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Publication numberUS4548337 A
Publication typeGrant
Application numberUS 06/501,278
Publication dateOct 22, 1985
Filing dateJun 6, 1983
Priority dateJun 6, 1983
Fee statusLapsed
Publication number06501278, 501278, US 4548337 A, US 4548337A, US-A-4548337, US4548337 A, US4548337A
InventorsDonald A. Morris
Original AssigneeMorris Donald A
Export CitationBiBTeX, EndNote, RefMan
External Links: USPTO, USPTO Assignment, Espacenet
Dispenser apparatus for the contents of compressible and collapsible tubes
US 4548337 A
Abstract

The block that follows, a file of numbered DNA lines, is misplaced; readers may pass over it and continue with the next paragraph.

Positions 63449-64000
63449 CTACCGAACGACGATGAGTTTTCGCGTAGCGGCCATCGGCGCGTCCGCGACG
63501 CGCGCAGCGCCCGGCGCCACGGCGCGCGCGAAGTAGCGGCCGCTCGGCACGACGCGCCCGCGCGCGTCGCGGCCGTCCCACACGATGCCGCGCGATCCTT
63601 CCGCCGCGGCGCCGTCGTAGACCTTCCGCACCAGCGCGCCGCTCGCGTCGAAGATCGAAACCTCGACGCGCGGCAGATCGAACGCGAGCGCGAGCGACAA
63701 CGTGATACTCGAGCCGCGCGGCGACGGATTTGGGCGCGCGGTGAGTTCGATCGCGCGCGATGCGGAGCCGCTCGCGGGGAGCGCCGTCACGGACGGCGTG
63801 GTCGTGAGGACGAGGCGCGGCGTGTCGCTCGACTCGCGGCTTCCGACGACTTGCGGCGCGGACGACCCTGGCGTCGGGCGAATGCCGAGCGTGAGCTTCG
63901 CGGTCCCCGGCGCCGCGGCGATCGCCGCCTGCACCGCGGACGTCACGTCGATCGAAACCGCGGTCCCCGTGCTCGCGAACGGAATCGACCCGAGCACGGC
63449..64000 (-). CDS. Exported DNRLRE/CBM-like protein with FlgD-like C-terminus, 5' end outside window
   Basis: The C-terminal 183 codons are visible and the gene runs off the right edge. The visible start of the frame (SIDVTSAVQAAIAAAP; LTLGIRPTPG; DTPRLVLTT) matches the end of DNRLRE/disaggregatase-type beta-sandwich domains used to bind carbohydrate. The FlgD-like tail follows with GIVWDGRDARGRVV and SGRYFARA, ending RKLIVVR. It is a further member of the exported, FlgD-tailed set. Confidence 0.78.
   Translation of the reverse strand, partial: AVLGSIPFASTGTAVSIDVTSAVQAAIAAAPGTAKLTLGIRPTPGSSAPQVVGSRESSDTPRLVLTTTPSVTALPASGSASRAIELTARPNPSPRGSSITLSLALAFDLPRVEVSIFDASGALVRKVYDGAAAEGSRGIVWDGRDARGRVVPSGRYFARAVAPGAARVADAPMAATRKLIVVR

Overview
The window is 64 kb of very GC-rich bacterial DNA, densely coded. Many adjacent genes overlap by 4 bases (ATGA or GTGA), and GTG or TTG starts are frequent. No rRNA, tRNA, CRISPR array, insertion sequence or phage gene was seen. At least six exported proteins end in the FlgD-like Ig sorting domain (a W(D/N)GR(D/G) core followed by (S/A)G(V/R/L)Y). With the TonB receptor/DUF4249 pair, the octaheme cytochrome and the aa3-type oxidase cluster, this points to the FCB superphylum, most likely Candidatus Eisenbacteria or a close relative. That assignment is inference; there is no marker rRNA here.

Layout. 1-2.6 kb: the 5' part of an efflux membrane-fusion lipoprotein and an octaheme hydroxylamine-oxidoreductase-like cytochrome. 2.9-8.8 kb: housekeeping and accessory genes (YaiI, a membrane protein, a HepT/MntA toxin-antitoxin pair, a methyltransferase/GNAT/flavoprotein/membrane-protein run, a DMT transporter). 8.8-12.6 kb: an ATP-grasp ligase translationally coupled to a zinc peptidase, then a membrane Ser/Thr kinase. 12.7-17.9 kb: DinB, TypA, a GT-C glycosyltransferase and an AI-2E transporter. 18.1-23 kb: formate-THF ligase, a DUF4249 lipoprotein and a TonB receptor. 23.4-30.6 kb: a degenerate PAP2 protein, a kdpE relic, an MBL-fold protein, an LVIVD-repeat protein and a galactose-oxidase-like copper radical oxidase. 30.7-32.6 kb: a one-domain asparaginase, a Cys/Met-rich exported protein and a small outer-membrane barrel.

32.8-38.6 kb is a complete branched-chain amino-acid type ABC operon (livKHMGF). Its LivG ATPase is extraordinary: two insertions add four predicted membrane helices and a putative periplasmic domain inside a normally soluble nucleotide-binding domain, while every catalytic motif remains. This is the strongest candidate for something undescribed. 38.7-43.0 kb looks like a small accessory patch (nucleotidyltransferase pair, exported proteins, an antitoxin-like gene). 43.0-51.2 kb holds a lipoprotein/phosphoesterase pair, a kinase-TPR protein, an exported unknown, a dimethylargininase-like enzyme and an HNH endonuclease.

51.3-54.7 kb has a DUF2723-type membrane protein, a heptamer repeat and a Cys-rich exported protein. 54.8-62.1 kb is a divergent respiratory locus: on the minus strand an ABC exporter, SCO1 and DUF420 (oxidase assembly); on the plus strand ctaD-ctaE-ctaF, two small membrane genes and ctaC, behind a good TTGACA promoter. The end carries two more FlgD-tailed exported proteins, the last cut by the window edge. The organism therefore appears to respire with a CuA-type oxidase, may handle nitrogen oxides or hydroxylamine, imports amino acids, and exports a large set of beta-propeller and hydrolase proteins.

A dispenser apparatus for dispensing a portion of the contents from compressible tubular containers such as those used for toothpaste includes a plastic housing member having one portion designed for the receipt of an air pressure pump and associated linkage, and a second outward portion in communication with the air pressure pump but otherwise sealed, and a front panel portion hinged to the remainder of the housing for selectively opening and closing the second outward portion so as to define a sealed chamber. A tubular container such as a toothpaste tube is placed in the sealed chamber and the side walls of the tube are compressed by the introduction of air pressure into the sealed chamber. The bottom surface or wall of the housing includes an internally threaded outlet which is rigidly secured to the housing and which is suitably designed to receive the threaded end of the tubular container such that when one tube is empty, it may be unscrewed and a new tube screwed into this outlet. A mechanical linkage connects the air pressure pump to an exterior pushbutton control and the connecting linkage also cooperates with a pulley arrangement to selectively open and close a slide valve disposed over the outlet such that as the air pressure pump is activated the valve is opened and when the air pressure pump is deactivated, the valve closes.